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The many ways visitors access web sites, via mobile devices, tablets, and desktops, now requires sites to incorporate responsive design elements that adapt to different screen sizes and browsers. In this course, Morten Rand-Hendriksen demonstrates design strategies, best practices, and actual code examples for creating a responsive web site. The course covers layout, navigation, responsive video embedding, and content sliders. The final chapter shows how to create an index page with jQuery Masonry, a jQuery plugin that helps you create dynamic grid layouts.
Menus have always been a hot button issue in web design and web development circles, and the heat has just increased for the introduction of responsive design. The challenge has always been how to create menus that look good, are accessible, and are functional all at the same time. You can usually only get two of those three. When it comes to responsive design, there's the added complication that we now have to create menus that work both for regular, old-fashioned mouse-based point- and-click behaviors and for new touch behaviors.
This means making menus that have items that are easy to click on with clumsy thumbs and also dealing with the issue that in touch-based devices there is no such thing as a hover state, so regular dropdown menus don't work exactly as they're supposed to. In the Anaximander theme I've tried to address both the concerns of accessibility and also the concerns of mobile devices. What I've done is create menu styles that change depending on the size of the screen. So by default, on a large screen you get the standard menu, which has fairly small buttons that you have to touch exactly to get them to activate.
But if you reduce the size of the screen down to a size that probably is on a mobile device, you get much larger buttons that are much easier to click on with your thumbs and have much larger active areas. At the same time, they are more distinct from the remainder of the design to make it more clear that these are menu items. In addition, as I alluded earlier, I made this menu accessible, even with a keyboard. So if you tab through this page, you'll see that as you get to the menu, you can actually go through each of the menu items by navigating with your keyboard.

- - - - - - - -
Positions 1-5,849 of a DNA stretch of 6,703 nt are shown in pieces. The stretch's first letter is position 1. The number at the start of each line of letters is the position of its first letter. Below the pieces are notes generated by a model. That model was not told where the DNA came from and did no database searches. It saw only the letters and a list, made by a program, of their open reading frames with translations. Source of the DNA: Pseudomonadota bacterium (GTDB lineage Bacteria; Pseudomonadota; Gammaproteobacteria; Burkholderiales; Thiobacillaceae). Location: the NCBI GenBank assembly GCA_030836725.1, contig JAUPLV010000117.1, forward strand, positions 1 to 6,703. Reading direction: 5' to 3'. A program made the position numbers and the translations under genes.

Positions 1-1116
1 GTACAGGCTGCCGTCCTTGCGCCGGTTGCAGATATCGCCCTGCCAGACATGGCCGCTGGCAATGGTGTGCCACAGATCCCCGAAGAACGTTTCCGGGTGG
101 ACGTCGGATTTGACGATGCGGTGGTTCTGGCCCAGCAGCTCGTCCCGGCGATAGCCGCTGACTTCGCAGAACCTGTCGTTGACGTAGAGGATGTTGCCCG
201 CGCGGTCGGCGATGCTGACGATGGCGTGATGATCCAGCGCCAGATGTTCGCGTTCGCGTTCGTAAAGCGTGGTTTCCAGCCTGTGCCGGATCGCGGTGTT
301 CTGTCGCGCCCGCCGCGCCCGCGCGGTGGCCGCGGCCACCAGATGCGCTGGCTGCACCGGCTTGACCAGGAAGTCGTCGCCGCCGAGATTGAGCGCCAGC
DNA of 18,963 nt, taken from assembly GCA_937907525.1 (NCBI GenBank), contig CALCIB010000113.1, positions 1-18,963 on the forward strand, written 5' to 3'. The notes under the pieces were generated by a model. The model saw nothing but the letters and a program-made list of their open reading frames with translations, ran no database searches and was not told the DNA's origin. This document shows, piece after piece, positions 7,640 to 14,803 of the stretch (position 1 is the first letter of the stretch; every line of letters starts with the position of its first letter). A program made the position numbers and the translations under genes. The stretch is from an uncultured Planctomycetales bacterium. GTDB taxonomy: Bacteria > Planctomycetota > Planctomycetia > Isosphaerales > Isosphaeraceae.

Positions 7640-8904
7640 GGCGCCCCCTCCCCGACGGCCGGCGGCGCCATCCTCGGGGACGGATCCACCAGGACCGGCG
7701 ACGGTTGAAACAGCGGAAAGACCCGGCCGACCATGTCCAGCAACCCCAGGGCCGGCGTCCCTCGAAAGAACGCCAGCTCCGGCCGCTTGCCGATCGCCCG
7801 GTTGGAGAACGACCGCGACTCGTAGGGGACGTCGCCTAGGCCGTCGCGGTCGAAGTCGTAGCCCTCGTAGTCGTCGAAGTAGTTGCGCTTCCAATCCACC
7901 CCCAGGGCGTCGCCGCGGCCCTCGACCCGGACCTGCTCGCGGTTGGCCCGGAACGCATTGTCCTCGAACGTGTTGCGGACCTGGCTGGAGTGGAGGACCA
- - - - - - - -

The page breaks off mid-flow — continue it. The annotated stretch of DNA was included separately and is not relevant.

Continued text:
That's said, I'm going to give you my two cents on the matter. In my opinion, dropdown menus are a bad idea and should be avoided at all costs. There are many reasons for this, but the two main ones is A, dropdown menus are quite difficult to deal with on cell phones, primarily because the different types of cell phone browsers handle dropdown menus differently. So in many cases, even if you build the menu specifically to handle cell phones, it still will not work properly, and the result is you'll often see these custom-built menus to only appear on phones that add tons of extra code to your site and don't really do anything except make a different user experience for the phone users.
That's not ideal. The other reason is, if you put up a dropdown menu, you are effectively hiding content on the page. What happens is you're making an assumption that everyone who visits your sites automatically will go and hover over all of your menu items just to see if there's something underneath. And yes, you could add an arrow next to the menu if you wanted to to indicate there is something underneath there, but you're still making a quite elaborate assumption about the person visiting your site. If you're putting links in a dropdown menu, you're basically hiding it from the person who visits.
And I know what you are going to ask: So if you don't use a dropdown menu, what am I going to do with all these extra menu items? The answer is instead of making a dropdown menu, like the one you see here, go to that page that the first menu item links to and put the list of other items in the page. This is far more obvious, and it's also far more effective, because in a scenario where a person lands on this page first and doesn't use the menu, that person would have no idea that there were other pages related to this page, if those pages were only linked on the menu.
Why on earth would they go and click on the menu when they're already on the page. So if instead you put the links inside the page or if you make a landing page for all these other pages that you are linking to, it becomes far easier for someone who visits to actually get to the content they are looking for. Unfortunately, I don't have a cure-all for the menu disease. What I can say though, is that by trying to reduce a number of menu items you use and focusing on information architecture to create navigation that is simple and intuitive, you should be able to use one of, or a combination of, the methods I've shown you to create responsive menus that work for all devices.
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